Humor — nectar of the gods. How boring would life be without regular guffaws, snickers, and tee-hees? It would be a horrible wasteland of the blase and I dare say I would not want to be a part of it. (Dare say!) Humor can heal, break the ice, and certainly make you a hit at parties.
I grew up on the TV comedy stylings of Lucille Ball, Carol Burnett, Tom Hanks in “Bosom Buddies,” and Robin Williams in “Mork and Mindy.” The stand-up comedians I listened to over and over were Steve Martin, Richard Pryor, George Carlin, and Cheech & Chong. (Yes, I grew up in the 1970s, the decade sandwiched between the hippies and yuppies. We were a confused generation as we were not labeled with a cute word ending in “ppies.”) I didn’t learn to appreciate the genius of their comedy until I was older. I just knew that, as a kid, they made me laugh out loud. (Ooh! Remind me to touch on “LOL” later.)
NOTE: Why is it that as a kid you could watch the same movie or TV show like a hundred times and still think it’s was as funny or as great as the first time you saw it? We wore out our Betamax copy of “Caddyshack.”
Dry and ironic humors are my faves, but I can also enjoy occasional slapstick now and again. (I’m a HUGE fan of British humor.) I especially love, love, love comedy that’s so smart it takes a second or two to “get it.” Then I’m like, “DOH! Score one for you, dude!” What I particularly don’t like is cornball humor. Puns can be cornball, but if delivered with the correct air of dryness can also be funny.
I don’t do jokes. I can’t tell them. I don’t want to hear them. They’re usually corny. I am just not a joke person. I know that stand-up comedians deliver “jokes,” but they’re told as if the comedian is making them up right there on stage. (It’s called “magic.”) I don’t like jokes because there’s so much pressure! What if I don’t get it? What if it’s told wrong and then I have to feel sorry for the teller? What if it’s just a stupid joke and I have to feign laughter? There’s just too much damn emotional commitment with a joke. I’m breaking into a sweat just thinking about it.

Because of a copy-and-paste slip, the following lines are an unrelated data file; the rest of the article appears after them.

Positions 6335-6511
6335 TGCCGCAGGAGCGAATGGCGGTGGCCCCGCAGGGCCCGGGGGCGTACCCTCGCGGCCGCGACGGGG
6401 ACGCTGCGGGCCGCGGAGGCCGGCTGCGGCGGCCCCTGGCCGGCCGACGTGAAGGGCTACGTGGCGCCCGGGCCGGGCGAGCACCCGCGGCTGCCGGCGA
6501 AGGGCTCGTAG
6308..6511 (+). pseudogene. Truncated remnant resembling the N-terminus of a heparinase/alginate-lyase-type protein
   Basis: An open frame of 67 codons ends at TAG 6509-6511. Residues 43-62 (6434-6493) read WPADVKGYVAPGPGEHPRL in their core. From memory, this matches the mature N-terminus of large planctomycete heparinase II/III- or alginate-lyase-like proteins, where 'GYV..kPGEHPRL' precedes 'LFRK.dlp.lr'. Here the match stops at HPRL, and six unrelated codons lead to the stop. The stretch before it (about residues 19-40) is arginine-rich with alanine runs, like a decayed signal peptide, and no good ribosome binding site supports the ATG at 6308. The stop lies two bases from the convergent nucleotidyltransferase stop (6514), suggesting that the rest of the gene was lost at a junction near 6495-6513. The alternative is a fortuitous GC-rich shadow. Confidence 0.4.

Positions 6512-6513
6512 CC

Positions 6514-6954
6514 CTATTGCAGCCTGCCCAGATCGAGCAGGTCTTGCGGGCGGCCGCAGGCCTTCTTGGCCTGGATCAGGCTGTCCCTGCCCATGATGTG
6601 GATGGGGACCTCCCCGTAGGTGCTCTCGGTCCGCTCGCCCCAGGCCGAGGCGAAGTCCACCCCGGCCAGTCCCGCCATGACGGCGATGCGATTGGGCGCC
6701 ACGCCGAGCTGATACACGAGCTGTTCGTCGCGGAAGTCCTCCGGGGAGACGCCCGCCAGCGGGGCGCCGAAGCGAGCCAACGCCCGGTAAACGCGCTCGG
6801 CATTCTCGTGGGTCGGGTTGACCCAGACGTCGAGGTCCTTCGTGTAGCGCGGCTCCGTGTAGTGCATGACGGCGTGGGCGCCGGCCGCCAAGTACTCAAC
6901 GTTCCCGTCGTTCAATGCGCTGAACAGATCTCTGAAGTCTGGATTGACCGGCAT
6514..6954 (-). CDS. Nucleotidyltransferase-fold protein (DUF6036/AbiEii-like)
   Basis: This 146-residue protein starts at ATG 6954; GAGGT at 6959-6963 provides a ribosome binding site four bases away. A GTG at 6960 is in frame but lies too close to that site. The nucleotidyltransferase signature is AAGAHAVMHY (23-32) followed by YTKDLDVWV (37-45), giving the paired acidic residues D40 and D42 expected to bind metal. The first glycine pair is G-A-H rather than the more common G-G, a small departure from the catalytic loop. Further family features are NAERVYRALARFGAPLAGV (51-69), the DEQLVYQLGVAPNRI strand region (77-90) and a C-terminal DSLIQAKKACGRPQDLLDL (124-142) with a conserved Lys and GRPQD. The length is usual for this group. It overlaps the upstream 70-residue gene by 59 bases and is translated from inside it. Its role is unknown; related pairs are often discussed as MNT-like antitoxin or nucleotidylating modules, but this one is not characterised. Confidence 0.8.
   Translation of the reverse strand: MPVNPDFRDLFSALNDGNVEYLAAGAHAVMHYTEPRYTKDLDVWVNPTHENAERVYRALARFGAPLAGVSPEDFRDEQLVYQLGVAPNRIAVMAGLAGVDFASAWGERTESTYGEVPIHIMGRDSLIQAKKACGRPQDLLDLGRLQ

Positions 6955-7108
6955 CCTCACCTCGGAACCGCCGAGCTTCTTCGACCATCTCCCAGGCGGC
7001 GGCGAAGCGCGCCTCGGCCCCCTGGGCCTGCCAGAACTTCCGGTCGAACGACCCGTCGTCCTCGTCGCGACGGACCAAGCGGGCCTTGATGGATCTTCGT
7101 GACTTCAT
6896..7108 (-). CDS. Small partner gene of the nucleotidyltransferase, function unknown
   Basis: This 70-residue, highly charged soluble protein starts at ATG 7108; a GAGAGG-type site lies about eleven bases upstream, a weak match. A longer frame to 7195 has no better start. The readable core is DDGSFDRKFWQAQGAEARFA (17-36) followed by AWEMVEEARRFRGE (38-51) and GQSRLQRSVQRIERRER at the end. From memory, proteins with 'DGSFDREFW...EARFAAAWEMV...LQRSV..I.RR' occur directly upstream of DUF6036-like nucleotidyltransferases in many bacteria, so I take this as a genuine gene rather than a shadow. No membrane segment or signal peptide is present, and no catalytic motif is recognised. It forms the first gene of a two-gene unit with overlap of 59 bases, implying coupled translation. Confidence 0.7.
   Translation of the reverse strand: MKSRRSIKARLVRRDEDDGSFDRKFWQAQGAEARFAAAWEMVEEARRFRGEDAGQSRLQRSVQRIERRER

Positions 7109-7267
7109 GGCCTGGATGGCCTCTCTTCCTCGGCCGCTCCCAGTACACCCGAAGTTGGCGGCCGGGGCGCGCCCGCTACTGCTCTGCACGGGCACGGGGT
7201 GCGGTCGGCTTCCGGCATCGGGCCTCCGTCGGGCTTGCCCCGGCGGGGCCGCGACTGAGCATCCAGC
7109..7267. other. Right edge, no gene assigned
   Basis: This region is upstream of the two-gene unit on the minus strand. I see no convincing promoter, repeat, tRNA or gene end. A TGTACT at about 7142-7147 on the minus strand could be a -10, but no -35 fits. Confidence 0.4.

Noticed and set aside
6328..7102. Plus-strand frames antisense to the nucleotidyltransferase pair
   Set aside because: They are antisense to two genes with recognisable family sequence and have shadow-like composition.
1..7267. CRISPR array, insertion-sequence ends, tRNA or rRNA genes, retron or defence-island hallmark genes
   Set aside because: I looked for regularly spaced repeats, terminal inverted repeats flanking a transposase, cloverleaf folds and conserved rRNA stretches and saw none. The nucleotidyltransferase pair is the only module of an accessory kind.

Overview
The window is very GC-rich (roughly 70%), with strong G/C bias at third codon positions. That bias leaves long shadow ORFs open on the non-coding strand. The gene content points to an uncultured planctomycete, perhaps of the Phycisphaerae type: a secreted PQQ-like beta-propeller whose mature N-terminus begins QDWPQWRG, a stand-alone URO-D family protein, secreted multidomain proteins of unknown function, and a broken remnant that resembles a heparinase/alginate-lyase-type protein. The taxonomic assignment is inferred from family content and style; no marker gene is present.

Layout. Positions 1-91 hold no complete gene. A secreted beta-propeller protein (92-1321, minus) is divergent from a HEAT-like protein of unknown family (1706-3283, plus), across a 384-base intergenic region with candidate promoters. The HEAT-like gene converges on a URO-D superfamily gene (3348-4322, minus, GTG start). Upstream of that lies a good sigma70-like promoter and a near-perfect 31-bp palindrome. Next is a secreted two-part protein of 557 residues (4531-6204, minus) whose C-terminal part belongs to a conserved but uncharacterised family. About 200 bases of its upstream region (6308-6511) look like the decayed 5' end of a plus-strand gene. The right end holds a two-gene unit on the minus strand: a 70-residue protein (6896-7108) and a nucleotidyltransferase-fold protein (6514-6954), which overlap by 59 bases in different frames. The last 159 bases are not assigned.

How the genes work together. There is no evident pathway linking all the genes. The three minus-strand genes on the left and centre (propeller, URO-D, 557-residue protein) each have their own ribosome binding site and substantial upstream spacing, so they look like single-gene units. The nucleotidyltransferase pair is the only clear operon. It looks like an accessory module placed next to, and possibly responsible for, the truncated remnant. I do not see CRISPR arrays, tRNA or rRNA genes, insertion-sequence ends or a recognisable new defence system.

I do like storytelling humor, like Kathy Griffin’s. She definitely pushes the limit … and I like that. Amy Schumer is totally on the fringes of decency and has a killer delivery. One of my favorite storyteller comedians, or comediennes, is Kathleen Madigan. Her humor is so dry it’s arid. You’ll need to rehydrate after watching one of her shows. If you get Neflix, you need to stream her new stand-up special. If you’re a joke-telling humorist, move on.
Adding four-lettered language to jokes doesn’t always make them funny. The gratuitous F-bomb can fall flat, so be aware. The properly placed “word enhancers,” what SpongeBob and Patrick call cuss words, can enhance a joke’s effect if delivered correctly. Just don’t overuse them because then … you just sound like a sailor.
Limericks are fun.
Okay. “LOL.” I think too many people are using it incorrectly. Isn’t it supposed to be a response to something someone else wrote to let them know you’re laughing out loud? But what I see instead are people using it in their own writings implying they think what they wrote is funny. It’s like saying, “Aren’t I funny as hell? (This is your cue to laugh.)” But that’s all wrong. It’s kind of presumptuous, if you ask me, and a BIG comedy mistake. Key to good comedy is not laughing at your own humor. Straight-faced and unaffected is the best way to go. It takes practice, but you can do it.
I will end with a form of comedy used by my family and most of my friends … sarcasm. I’m not referring to sarcasm as a means of hurting people or bringing down nations. I’m talking about the kind of wit that is delivered dry and followed with an implied wink. It’s also known as ironic humor, such as: “I know that there are people who do not love their fellow man, and I hate people like that!.” (Tom Lehrer) Did that hurt your feelings? If so, then you don’t understand sarcastic wit. And that’s okay. You probably don’t get “Far Side” either. That’s not okay. [implied *wink* inserted here]. LOL.